Sabbaths well. Let the holy principles of the gospel influence all your conduct. Let your Bible and your Saviour be so precious to you, that you may speak of sacred things, not by constraint, but out of an overflowing heart—and what comes from the heart will reach the heart-and opportunities, thus improved, will be remembered with gratitude through the countless ages of eternity.

4. Not a few, when reading this, will recollect that they have often paid and received visits, without hearing a word about Jesus of Nazareth, and have separated from their guests without one really profitable hint. Oh, Christians ! let holy indignation fire your souls and redden your cheeks at this indifference to your adorable Benefactor, to whom you owe your all. What! shall a poor servant girl discover more love and zeal for Christ than persons in more exalted stations ? Is salvation, through a crucified Saviour, less suited to the conversation of the parlour or the drawing-room than to the kitchen or the nursery ? Oh, no! This subject will add splendour to a diadem. King David never appeared more illustrious than when he exclaimed, “ Then will I teach transgressors thy ways, and sinners shall be converted unto thee.” Perhaps much of that deadness, and coldness, and leanness, of which Christians justly complain, may be traced to a want of walking with God, all the day long, and not taking the Saviour with them into all the common concerns of life. If Christians were to alter their plan for six months, they would shout aloud for joy.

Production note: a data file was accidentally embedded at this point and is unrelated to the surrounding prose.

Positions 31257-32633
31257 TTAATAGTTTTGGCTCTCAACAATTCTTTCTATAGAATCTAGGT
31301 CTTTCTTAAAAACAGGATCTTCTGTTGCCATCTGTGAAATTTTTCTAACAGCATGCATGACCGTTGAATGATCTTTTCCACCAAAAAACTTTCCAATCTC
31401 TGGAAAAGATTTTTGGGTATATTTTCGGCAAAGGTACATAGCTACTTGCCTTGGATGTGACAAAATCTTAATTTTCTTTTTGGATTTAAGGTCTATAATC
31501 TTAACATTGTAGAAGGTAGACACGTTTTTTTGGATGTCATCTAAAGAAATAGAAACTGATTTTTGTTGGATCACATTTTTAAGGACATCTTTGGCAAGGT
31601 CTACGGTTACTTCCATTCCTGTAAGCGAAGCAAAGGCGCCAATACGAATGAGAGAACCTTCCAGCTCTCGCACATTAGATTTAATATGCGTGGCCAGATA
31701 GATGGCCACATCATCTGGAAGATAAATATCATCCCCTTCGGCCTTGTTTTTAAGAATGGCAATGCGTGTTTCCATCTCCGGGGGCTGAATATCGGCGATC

St. Petersburgh.

To the Editor.

ties are of an importance, civil and reliMY DEAR SIR,

gious, second only to that of the direct PERSONAL considerations would not institutions of the gospel, I cannot but readily induce me to offer any remarks wish that the subject were correctly unupon a Review, or to withhold a duly derstood and prevailing mistakes concernloyal deference to the privileges of anony ing it universally obviated. I am bound, mous criticism; but public and moral rea- however, to exercise the utmost candour sons may demand, and if so, will justify a for those who labour under such misdifferent course. Allow me, then, to say, takes; for I long and unsuspectingly mythat I am apprehensive of deep injury to the self lay under them. Through two or cause of the Temperance Societies, from three years I declined to read, with suffithe review of some Tracts on that subject cient attention, the Reports of Temperin your last number. Convinced, as I ance Societies with which I had been Jeeply am, that the principle, the objects, favoured from America, hastily supposing and the means of operation of those socie- that they applied to a state of society consi